Continuing with backpacker’s code. While we do not mind carrying a guitar, a ukulele, or sometimes even a set of speakers to do what we love, we often discuss ways to cut down even a few grams, preferring to go ultra-light. Decisions like packing one pair of shorts versus two can take time. After all, there are times when we walk hours, carrying backpacks on our shoulders, before we find a hostel. So, unless you must carry a laptop, here’s a hack: Ubuntu is available on a stick. Yes, your own portable operating system. Simply carry a bootable USB drive, walk into an Internet cafe, and boot from the stick. Doing so, cuts down anywhere between 1 – 3 kg, depending on the type of laptop you use. This is particularly helpful when accessing confidential documents on the cloud, or when dealing with sensitive data, such as Bitcoin transactions!


Backpackers often volunteer with local organizations. We understand volunteering. The Ubuntu Open Source project is one such act of volunteering. The African word ‘ubuntu’ roughly means ‘I am because we are’. The operating system brings that philosophy to the field of computing. Can we show some love to the people (many may not travel as much) who have developed this free, fast, and stylishly simple operating system? Can we volunteer to try Ubuntu?

Whether you are making music, writing a novel, working with pictures, or with office communications, there’s a certain ‘I am because we are’ in each one of us.

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Have you tried Ubuntu as your travel companion? How was your experience? We would love to hear from you (please scroll below to leave a comment).

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43 thoughts on “Ubuntu in a Backpack: A Traveler’s Kernel

  1. Hi there ! I don’t normally do this but I had to comment and tell you how much I adore your blog! I just came across it now and I am so happy I have, it is so wonderful and you truly have a great blog. I am going to follow you so I can keep up to date with all of your latest posts. Keep up the great work!

    1. Hello! Thanks for stopping by and the follow! Your kind words are incredibly encouraging – something to return to every now and then!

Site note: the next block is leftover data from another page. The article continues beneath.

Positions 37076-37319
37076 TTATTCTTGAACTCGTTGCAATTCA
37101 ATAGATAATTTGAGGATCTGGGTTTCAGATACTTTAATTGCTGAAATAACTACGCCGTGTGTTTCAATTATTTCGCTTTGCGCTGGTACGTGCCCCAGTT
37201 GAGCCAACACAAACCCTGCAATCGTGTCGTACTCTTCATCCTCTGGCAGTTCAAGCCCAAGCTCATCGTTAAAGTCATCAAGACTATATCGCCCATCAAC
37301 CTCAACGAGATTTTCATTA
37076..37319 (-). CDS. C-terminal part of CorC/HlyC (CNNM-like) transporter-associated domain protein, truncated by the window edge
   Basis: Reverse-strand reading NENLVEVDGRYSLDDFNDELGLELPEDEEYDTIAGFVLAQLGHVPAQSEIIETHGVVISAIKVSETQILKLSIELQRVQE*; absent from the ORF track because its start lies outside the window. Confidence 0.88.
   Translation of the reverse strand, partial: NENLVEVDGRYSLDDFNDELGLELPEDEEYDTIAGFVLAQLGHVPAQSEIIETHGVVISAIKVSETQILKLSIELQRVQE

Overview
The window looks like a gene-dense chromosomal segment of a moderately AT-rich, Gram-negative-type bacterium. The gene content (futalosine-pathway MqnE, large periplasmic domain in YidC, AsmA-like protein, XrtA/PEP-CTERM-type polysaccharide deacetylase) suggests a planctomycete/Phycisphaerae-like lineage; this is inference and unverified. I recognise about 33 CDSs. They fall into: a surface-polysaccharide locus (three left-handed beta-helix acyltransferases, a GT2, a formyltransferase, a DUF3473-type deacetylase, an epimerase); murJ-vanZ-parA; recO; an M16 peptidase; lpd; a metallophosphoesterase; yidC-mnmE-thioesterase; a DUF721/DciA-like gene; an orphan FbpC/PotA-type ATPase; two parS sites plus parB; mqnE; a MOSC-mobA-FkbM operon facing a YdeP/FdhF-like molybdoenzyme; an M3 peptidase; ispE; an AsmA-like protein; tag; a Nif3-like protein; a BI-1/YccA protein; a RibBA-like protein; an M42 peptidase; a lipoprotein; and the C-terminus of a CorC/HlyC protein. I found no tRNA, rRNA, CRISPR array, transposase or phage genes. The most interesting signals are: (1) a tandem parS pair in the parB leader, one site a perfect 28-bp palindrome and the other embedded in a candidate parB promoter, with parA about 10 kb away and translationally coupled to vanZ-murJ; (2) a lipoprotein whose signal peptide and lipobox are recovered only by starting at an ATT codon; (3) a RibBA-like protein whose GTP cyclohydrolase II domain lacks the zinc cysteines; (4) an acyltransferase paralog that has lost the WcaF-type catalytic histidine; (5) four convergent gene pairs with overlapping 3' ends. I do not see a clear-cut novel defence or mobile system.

1. You are so sweet to message me back! You are so welcome, your blog is wonderful and I am so happy I came across it!
        Do you have Twitter or Instagram? I would love to follow you!

  2. Speaking of Ubuntu for the laptop, I was looking forward to Ubuntu Mobile to take off. Sad it didn’t. So much wanted to get out of Android and iOS systems…

    1. Thanks for stopping by! Yes, it seems we have to wait longer before Gnome versions become popular for smart phones.

    1. Yes Esperanza Scotto! As backpackers we are constantly looking for low maintenance and reliable things and Ubuntu is just that for us!

  3. This sounds like an awesome product! I have never gone backpacking but I do try to travel light, so it could be helpful to me.

  4. I got the new insight here. Since I just began my backpacking journey, I think ubuntu could really helpful for me.

    1. Hi Jefferson. Yes, we would recommend you consider Ubuntu OS. Its Open Source and very intuitive. We have been using it for many years now and just love it!

  5. What a wonderful OS for backpackers. I have heard of it through geek friends but didn’t know that it was especially useful to backpackers.

    1. Hey Kemi. Yes, its useful for Backpackers as there is no cost of maintenance, its intuitive, no virus management / software needed and serves all the purposes for which you would have to pay otherwise.

  6. This is exciting! You have great adventures I can only admire from my computer screen. I didn’t know Ubuntu had the portable OS. That’s cool!

    1. Thanks for stopping by and we would strongly urge you to also have similar adventures out of the screen too! Ya.. isn’t portable OS super cool! Ubuntu rocks.